Benedict knew our human tendency to "solve" the problem of disagreements or arguments by leaving - but also that if you left the monastery without having resolved your issues with your fellow monks or nuns, then - actually you take your issues with you. Eventually you turn up at another monastery and – lo and behold! – project those issues onto another sister or brother there. And so history repeats itself, patterns of behavior get entrenched and there is no reconciliation or opportunity for spiritual growth. This is what we call passive-aggressive behaviour – it keeps us spiritually stunted and immature. No matter how holy we look on the outside, unless we are doing the hard work of forgiveness and reconciliation, then our faith is a sham.
It’s easy to say we love our neighbours in the abstract – but harder to put it into practice. Actually, Jesus’ command to love our enemies is often easier. We don’t have to live with them! It’s easy to love in the abstract, at arm’s length. It is much harder to love up close where things get messy.
And to be honest, what makes it hard is our own natural and God-given self-centredness - our inability to really see things from one another’s point of view. Psychologists have a name for it - attributional bias. Which means that I do the things that I do for good and well thought-out reasons - you on the other hand do the things that you do because of the sort of person you are. Our egos are there for a purpose - they keep us alive and functioning - but they do make it hard for us to fully understand one another, let alone seek for one another’s good. Letting go of the ego is the way of the cross.
As Anglicans, we have a historical affinity with the Benedictine way of being in community. We are committed to one another, and deep down we know that our spiritual journey can only be undertaken in company with one another. That the people we are in community with - whether by choice or by accident - are the ones God means us to be with. And that means a constant struggle to let go of point-scoring and inner criticism, and to look at one another instead as the people who can reveal to us most truly what God is like. It means being open to points of view that challenge our own, to ideas and opinions that stretch us and challenge us - and to recognise that the otherness and the different-ness of God’s other people is part of what helps us to grow into our own truest self. This is a way of spiritual transformation that calls us into becoming more Christ-like – into becoming spiritual adults.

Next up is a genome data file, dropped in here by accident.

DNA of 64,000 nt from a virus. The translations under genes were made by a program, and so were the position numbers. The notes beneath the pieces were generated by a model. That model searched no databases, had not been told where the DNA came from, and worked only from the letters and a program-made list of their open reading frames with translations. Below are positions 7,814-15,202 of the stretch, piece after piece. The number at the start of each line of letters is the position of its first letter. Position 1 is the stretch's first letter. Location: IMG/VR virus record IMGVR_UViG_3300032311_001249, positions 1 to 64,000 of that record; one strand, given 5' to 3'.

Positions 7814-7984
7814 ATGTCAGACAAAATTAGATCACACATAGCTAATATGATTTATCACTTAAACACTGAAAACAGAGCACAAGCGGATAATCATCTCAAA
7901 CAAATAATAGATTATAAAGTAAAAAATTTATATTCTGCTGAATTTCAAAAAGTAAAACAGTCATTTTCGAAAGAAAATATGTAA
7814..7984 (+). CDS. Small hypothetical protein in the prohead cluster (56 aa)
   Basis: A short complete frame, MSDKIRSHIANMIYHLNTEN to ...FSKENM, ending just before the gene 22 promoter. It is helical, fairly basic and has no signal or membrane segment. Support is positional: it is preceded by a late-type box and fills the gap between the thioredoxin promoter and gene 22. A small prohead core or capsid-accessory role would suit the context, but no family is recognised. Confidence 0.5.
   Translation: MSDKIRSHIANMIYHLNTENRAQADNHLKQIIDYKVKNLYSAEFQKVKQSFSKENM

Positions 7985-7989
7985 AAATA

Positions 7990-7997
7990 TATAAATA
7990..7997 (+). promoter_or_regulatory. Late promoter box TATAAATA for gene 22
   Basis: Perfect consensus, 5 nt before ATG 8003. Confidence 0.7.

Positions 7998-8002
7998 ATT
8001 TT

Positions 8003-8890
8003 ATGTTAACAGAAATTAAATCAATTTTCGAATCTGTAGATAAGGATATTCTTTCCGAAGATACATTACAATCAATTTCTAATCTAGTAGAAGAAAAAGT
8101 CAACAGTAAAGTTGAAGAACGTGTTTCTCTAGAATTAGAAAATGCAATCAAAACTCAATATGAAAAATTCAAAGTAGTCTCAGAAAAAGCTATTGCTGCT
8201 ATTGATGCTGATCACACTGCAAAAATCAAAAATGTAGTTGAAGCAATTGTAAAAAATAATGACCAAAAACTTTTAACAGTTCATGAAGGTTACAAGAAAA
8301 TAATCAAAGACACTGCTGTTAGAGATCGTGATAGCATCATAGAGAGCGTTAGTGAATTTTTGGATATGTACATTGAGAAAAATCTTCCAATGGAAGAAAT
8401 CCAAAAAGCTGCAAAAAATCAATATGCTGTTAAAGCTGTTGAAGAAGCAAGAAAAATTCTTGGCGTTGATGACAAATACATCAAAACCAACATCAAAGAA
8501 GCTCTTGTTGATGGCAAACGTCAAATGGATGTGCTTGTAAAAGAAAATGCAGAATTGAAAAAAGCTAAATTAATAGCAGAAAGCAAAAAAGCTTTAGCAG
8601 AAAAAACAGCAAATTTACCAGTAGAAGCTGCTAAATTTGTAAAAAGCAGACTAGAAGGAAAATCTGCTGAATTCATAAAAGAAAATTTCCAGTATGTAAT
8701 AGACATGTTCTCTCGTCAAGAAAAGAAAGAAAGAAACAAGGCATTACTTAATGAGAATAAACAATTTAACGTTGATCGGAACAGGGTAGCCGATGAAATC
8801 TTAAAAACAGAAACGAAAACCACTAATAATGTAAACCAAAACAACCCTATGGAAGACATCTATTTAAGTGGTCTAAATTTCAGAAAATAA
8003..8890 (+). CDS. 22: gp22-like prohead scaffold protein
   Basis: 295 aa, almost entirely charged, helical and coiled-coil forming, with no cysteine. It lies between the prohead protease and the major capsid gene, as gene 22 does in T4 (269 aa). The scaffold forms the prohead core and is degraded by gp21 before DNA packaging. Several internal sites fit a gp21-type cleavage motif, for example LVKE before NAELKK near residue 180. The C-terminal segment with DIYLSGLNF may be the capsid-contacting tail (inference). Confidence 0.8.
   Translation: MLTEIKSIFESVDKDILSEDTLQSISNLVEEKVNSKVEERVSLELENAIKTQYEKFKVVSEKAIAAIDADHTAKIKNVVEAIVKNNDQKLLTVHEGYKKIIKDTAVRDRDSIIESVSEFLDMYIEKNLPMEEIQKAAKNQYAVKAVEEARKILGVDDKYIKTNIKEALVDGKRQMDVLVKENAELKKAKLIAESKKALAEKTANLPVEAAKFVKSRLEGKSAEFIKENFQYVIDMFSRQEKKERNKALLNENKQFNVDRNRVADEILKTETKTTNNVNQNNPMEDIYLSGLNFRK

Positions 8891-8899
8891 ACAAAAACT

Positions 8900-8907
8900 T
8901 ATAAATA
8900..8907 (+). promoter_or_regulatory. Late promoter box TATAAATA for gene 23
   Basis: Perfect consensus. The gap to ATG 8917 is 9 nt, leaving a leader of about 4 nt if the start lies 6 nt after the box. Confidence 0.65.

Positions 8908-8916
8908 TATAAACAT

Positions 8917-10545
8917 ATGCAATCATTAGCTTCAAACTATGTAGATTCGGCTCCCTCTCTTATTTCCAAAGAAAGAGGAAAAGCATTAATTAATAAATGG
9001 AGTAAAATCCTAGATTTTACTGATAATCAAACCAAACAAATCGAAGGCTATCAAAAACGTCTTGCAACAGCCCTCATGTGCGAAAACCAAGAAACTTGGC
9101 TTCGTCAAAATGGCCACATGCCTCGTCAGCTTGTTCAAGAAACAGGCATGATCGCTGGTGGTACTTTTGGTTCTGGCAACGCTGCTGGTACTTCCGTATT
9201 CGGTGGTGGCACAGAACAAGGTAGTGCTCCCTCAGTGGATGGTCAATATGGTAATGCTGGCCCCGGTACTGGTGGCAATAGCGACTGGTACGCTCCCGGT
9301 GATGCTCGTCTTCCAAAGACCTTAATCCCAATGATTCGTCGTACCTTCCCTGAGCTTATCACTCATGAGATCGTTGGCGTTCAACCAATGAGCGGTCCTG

Living together in the community of faith is hard work. It’s hard work, also, for leaders - and in this morning’s reading from 1 Thessalonians Paul with his disarming mix of defensiveness and insight reminds us of the cost of being authentic. ‘But I came among you’, he tells his community, ‘not in order to meet my own needs but to serve God by faithfully preaching the Gospel.’ He recalls his own hurt feelings over the bruising experience he had with another congregation and it seems he is thankful to the church at Thessalonika for accepting him. He reminds them that as a leader he makes himself vulnerable. But he also knows how leadership can become abusive, and he is aware of the temptation for leaders to buy popularity by flattery and cheap tricks. And he uses a feminine metaphor to remind the people that leadership must be both uncompromising and gentle. This is sober teaching about Christian ministry, it cautions us to think carefully about our own motivations and reminds us that we are accountable to and for one another.
In the context of our reflection on stewardship both these readings remind us of the responsibility we have to one another in the household of faith. Stewardship is grown-up spiritual responsibility, the understanding that everything we have and everything we are is held on trust. We need, first and foremost, to turn up to the party. We are accountable for the use of our resources and are challenged to give back to God the first and the best of what God has entrusted to us. And today’s readings tell us that the accountability of stewardship can only be exercised in community, that we are bound together in love and forgiveness and that we can only follow God’s leading in our lives if we do it together.